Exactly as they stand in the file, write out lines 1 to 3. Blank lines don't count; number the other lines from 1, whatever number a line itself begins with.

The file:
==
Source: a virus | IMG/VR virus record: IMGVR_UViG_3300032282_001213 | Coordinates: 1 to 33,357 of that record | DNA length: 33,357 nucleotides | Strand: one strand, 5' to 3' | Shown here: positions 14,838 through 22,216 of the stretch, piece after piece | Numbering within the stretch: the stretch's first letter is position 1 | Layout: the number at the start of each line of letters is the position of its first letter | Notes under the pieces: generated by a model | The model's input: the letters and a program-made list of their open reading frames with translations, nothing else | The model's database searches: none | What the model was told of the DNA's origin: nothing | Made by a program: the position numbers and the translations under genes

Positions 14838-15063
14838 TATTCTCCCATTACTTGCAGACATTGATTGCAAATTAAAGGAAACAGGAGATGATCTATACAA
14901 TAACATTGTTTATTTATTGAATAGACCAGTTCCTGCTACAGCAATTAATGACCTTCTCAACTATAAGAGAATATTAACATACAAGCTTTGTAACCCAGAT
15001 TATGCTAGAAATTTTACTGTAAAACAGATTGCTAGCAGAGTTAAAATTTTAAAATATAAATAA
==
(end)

Source: a virus | IMG/VR virus record: IMGVR_UViG_3300032282_001213 | Coordinates: 1 to 33,357 of that record | DNA length: 33,357 nucleotides | Strand: one strand, 5' to 3' | Shown here: positions 14,838 through 22,216 of the stretch, piece after piece | Numbering within the stretch: the stretch's first letter is position 1 | Layout: the number at the start of each line of letters is the position of its first letter | Notes under the pieces: generated by a model | The model's input: the letters and a program-made list of their open reading frames with translations, nothing else | The model's database searches: none | What the model was told of the DNA's origin: nothing | Made by a program: the position numbers and the translations under genes

Positions 14838-15063
14838 TATTCTCCCATTACTTGCAGACATTGATTGCAAATTAAAGGAAACAGGAGATGATCTATACAA